According to rock inscriptions, the main temple – as seen today – was built in 1230 CE by Myala Mahadevi, a Kakatiya princess. The sanctum sanctorum contains a naturally formed Shiva Linga which devotees are permitted to touch. Before you arrive in this Garbhagriha (sanctum sanctorum), you pass through the Ranga Mandapa, which has four entrances. According to historical records, this was built by the Vijayanagar King Harihara in 1405 AD. In this Mandapa are the shrines of Ganapati, Virabhadra and Bhadrakali. Yet another structure which comes before the Ranga Mandapa is the Vira Mandapa built in 1378 by a Reddi King. Before you enter this many-pillared hall, you pass through the Nandi Mandapa where a huge stone bull sits in devotion to Shiva. In the four-sided courtyard of the temple, stand temples of the seven mother goddesses, several shrines to other deities and also a row of Lingas, which are said to have been installed by the Pandava princes of the Mahabharat.
Increasingly, more exciting sightseeing has been provided in Sri Sailam. A cable car takes you down the mountain right to the banks of the Patal Ganga, a part of the sacred River Krishna. Here, devotees can bathe in the holy waters or send floating lamps and flowers downstream to worship the river. Boating in the huge reservoir formed by a modern dam is also a unique pleasure. Around the town, there are shrines devoted to Adi Shankara, Hatakeshwara, Shikhareshwara, Sakshi Ganesha and the five prominent Maths or centres of religious activity. Along all shrines, the roads are full of shops which sell bangles, bags, religious objects, music cassettes and CDs and VCDs, clothes, tribal handicrafts, sweets and fruits, sandalwood paste and holy Vibhuti.
Festivals at the temple…
Obviously, the festival of Mahashivaratri – which comes in the month of February-March – is the most celebrated day in Sri Sailam with lakhs of pilgrims travelling to this temple to worship Shiva. All Mondays in the month of Shravan (August) and Kartik (November-December) are holy. During the month of Kartik, devotees come to Sri Sailam to light thousands of lamps under trees in a gesture of thanksgiving for rich autumn harvests. This makes the precinct around the temple a fairyland of twinkling lamps on dark nights. The biggest day is the full moon of the month of Kartik (November). In the squeaking clean environment, the moon and all constellations of stars are clear against the blue-black sky. Just to lie down and relax on the moist grass under a tree after a day of hectic sightseeing is an unforgettable experience.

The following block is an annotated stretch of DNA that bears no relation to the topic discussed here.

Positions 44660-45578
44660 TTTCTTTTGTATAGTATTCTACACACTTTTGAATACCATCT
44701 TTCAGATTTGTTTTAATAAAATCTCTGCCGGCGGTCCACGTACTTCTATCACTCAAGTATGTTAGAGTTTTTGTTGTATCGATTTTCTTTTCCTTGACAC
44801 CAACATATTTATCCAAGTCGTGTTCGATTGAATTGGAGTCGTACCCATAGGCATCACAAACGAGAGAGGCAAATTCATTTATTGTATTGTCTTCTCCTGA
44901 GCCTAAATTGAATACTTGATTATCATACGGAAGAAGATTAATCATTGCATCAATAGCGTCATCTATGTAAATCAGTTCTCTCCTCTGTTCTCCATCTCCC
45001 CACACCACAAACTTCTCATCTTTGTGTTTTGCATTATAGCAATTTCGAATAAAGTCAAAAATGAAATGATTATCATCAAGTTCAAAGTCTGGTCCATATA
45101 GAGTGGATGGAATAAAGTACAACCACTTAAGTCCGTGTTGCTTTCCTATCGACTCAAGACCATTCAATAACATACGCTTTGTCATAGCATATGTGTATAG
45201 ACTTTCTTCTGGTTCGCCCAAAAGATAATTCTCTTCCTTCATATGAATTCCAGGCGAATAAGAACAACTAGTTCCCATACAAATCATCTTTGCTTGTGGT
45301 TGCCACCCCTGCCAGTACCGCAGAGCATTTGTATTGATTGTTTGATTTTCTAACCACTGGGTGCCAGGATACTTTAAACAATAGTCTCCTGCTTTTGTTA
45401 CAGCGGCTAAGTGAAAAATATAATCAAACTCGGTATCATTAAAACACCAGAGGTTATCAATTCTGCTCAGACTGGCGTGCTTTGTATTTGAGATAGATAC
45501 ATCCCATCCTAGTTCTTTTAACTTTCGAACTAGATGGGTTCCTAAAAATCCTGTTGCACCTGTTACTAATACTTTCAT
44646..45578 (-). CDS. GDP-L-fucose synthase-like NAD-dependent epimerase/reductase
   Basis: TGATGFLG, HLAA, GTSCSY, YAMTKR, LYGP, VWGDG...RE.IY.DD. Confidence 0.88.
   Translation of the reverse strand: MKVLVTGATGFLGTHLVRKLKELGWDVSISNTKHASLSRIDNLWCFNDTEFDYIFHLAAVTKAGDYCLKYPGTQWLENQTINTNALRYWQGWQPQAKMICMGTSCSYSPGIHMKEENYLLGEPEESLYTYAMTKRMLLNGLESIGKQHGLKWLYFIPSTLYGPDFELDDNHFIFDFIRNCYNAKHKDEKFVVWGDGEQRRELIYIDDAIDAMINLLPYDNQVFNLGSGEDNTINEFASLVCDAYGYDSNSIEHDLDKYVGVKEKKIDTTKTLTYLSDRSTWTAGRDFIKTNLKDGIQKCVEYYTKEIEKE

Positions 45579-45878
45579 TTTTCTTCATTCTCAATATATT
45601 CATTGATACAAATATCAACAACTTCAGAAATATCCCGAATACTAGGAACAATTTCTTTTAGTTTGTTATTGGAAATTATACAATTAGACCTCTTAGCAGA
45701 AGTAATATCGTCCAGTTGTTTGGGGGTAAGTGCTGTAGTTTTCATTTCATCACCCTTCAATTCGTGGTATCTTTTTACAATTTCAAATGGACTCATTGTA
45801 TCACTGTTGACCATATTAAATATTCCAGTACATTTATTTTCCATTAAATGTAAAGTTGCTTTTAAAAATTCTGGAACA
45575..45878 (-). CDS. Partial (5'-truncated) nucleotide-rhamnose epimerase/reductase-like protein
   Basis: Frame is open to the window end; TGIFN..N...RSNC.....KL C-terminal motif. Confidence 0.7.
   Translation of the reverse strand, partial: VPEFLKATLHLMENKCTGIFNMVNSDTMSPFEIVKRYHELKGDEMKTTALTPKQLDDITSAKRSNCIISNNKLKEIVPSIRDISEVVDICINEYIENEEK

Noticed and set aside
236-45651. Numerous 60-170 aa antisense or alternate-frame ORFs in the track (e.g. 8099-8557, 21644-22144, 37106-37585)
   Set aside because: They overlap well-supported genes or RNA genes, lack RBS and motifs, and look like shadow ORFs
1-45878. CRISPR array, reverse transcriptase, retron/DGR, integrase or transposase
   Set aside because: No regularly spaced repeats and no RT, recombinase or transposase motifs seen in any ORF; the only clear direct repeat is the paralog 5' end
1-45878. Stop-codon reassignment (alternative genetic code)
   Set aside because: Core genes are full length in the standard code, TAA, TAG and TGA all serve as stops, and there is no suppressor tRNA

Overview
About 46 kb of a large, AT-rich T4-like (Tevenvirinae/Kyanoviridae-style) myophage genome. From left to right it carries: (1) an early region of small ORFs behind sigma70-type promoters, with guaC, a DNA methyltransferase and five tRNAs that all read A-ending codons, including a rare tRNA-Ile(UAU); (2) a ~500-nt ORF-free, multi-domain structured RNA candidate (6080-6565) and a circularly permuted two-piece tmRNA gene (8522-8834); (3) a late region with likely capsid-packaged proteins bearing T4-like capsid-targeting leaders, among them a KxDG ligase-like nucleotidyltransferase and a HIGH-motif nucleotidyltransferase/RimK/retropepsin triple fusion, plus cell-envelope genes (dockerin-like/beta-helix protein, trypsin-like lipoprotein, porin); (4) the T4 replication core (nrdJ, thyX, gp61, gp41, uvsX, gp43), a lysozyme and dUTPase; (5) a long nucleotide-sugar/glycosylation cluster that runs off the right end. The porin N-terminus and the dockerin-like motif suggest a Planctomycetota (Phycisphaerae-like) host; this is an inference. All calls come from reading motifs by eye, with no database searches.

Did you know?
The Twelve Jyotirlingas of India…
Sri Sailam is famous all over India as one of the Jyotirlingas enumerated by Adi Shankara the founder of modern Hinduism. His Dwadashajyotirlinga Stotram states the location of each. The twelve Jyotirlingas are strewn all over India. Most are on the banks of sacred rivers or tanks. Two are on the seashore. The twelve temples are: Somnath on the seashore of Saurashtra (Gujarat); Rameshwaram on the seashore at the southern tip of India (Tamil Nadu); Sri Sailam on the banks of the River Krishna (Andhra Pradesh); Omkareshwar on the banks of the River Narmada (Madhya Pradesh); Mahakaleshwar on the banks of the sacred tank in Ujjain (Madhya Pradesh)…
…Bhimashankar on the banks of the River Bhima (Maharashtra); Grishneshwar in the Ajanta-Ellora Caves (Maharashtra); Trimbakeshwar on the banks of the River Godavari (Maharashtra); Kedarnath on the banks of the River Mandakini (Uttaranchal); Kashi Vishwanath on the banks of the River Ganga (Uttar Pradesh); Nagnath in Aunda (Maharashtra) and Vaidyanath in Parli (Maharashtra). The last two are subjects of doubt in identification. Some people believe that Vaidyanath is in Bihar and Nagnath is in Gujarat. All devout Hindus dream of visiting all the twelve Jyotirlinga temples in their lifetime by travelling through the length and breadth of India.
NOTE: THE SCRIPT FOR THE SOUND AND LIGHT SHOW AT THE SOMNATH TEMPLE IN GUJARAT HAS BEEN WRITTEN BY VIMLA PATIL. SHE HAS ALSO DESIGNED THE MUSIC OF THE SHOW WHERE PANDIT RATAN MOHAN SHARMA HAS SUNG THE STOTRAS. SHE IS ALSO THE ARTISTIC DIRECTOR OF THE SHOW WHICH CAN BE SEEN EVERY NIGHT AT THE TEMPLE PRECINCT.